Tough Times Ahead

Tough Times Ahead

I am not looking forward to the post “coronavirus times” as the difficult decisions we are making now are sowing the seeds for some very difficult times after we survive this virus. Most Americans today do not remember the Depression of the 1930s and the War years from 1941-1945. You would have to be in your late 70s or older to remember.

My parents were married on October 28, 1928 – one year from Black Monday, October 28, 1929 when the stock market crashed. Needless to say, they were dealt some tough cards to play in their married life and the challenges they faced; namely, a long Depression and a 5-year War.

I was born in March of 1941 and was 9 months old when the Japanese attacked Pearl Harbor. My earliest memories as a child were of ration coupons for many items such as bacon and meat, no tires and no gasoline, long lines in stores and the absence of any metal toys. I had a small wooden wagon and some wooden blocks. During those years, the radio was our main link to the outside world along with the three newspapers published in Detroit.

It was tough back then and life was not easy. My mother cooked everyday and any leftovers were used to make an extra meal during the week. We ate a lot of hash and stew as she created dishes that were not in any cookbook. Americans struggled to survive as they were trained well during the Depression.

After the War ended, prosperity returned to the United States and life got a lot better. We, as a family, survived the Korean War and the subsequent War in Vietnam. We had the gas lines of the 1970s and the raging inflation of the 1970s and 1980s when cars and houses went up in price monthly. I would not be anxious to return to those times but it did toughen people up.

Today, it seems we are less likely to be patriotic, less likely to understand others, less likely to share, and more likely to want whatever we can’t have or feel that we deserve or that it is “owed to us.” The era of the credit card did not start until the first Diners Card was issued in the late 1950s. You saved to buy a car, not lease it; mortgages were harder to get and for many people the downpayment took years to accumulate. We did not have the Internet and lived with less clothes, smaller houses, fewer bathrooms in our houses, and struggled to pay for our schooling. Many personal loans required collateral and the concept of a student loan was unheard of.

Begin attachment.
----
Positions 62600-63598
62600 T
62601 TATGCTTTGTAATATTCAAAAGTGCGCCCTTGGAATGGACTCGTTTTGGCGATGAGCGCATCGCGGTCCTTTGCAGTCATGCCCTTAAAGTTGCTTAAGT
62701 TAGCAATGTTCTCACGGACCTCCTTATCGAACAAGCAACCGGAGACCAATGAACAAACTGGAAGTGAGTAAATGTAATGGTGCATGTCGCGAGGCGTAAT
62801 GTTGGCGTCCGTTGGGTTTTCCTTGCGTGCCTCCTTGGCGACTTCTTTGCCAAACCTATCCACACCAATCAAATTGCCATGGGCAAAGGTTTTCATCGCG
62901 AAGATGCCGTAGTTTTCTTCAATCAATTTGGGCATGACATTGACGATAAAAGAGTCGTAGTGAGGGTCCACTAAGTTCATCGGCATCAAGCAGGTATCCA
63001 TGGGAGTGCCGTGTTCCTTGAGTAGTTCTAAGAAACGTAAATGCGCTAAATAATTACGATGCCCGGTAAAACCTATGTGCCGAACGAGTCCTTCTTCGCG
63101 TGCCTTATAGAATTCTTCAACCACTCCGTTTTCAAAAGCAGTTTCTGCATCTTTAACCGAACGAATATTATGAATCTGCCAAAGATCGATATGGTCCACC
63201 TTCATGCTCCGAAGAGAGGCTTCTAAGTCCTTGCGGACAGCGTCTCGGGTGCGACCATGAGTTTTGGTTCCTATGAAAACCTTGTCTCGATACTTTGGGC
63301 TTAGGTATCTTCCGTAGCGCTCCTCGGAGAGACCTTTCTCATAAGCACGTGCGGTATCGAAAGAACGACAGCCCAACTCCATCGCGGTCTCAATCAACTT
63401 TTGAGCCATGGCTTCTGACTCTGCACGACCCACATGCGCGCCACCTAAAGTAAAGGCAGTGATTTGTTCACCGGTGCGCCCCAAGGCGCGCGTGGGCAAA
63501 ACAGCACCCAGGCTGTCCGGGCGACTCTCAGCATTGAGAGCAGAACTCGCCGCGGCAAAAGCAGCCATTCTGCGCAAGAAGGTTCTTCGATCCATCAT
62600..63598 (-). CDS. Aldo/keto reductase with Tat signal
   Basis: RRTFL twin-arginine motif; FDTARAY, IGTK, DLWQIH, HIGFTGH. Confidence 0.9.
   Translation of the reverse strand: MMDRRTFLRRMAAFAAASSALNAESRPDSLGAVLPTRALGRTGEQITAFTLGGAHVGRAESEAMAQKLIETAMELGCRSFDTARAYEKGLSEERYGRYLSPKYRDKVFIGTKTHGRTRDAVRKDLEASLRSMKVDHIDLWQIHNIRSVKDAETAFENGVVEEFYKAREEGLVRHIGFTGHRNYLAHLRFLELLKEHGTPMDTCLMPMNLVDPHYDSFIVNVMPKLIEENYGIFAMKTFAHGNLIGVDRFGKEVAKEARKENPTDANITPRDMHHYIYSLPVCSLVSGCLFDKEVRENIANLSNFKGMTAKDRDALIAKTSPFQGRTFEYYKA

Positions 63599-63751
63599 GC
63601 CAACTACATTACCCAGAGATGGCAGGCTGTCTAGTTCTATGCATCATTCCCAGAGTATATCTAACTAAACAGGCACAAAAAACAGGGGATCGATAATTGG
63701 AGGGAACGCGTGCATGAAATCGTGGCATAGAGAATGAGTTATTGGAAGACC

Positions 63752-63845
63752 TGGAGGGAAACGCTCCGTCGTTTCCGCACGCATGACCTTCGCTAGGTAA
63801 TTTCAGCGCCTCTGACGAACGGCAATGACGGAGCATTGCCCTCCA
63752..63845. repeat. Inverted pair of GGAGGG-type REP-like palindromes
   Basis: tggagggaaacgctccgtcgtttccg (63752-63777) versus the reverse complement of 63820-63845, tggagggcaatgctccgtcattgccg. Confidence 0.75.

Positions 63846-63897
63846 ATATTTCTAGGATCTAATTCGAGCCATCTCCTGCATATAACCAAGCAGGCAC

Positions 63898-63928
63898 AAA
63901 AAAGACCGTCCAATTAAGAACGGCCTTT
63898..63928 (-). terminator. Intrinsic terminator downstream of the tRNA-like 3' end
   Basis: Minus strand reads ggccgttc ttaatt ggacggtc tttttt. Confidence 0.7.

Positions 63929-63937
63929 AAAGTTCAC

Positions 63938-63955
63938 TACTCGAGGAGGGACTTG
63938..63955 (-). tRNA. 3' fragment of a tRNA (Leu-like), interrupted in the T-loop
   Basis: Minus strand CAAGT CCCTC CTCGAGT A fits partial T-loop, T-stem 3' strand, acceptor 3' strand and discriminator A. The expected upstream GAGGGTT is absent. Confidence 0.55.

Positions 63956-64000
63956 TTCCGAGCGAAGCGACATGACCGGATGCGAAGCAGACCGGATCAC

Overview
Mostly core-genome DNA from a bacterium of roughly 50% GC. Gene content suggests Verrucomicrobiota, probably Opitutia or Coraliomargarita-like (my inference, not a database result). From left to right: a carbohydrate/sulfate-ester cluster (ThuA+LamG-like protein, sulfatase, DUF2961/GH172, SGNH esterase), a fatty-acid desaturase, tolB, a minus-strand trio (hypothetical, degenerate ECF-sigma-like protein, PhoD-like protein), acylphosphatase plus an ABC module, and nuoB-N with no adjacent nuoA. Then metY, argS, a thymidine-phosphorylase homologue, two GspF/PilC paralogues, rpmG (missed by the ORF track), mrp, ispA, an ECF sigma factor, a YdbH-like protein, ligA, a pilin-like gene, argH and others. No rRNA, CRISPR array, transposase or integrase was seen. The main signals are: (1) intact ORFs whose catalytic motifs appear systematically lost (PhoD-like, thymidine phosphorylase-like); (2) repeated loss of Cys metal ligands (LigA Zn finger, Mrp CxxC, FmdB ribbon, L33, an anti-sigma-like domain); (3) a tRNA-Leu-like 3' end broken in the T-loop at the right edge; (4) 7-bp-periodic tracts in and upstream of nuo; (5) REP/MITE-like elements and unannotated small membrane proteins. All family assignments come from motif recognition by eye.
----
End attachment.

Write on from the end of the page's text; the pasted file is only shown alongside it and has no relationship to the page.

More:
I am not sure that Americans today are ready for what we are facing. The coronavirus is a terrible thing and not something that we anticipated or were prepared for. We are so used to, as a country, having a shot or a pill available from the pharmaceutical industry that will cure any illness or ailment that we suffer from. Not having this is making our struggle with the virus all that more stressful and severe. I think that we will survive this challenge as a country but the steps that our government was forced to take has created situations where many businesses will fail and never recover.

We will be facing some difficult times. Will the many bars and restaurants, cruise lines, auto factories, schools, universities, sporting teams, and airlines come back as they were before the virus? I doubt it. Americans will be facing some tough times ahead. Our life for the past 30 to 40 years has been somewhat easy. We have had our financial setbacks but always seem to recover. Our government has spent money for years that it does not have and accumulated a $23 trillion dollar public debt. As this crisis unfolds, the government will attempt to fund a stimulus to help our struggling economy and many Americans will need this and more money to survive. I just hope that we are strong enough to face the challenges we will face.

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Written by
Donald Wittmer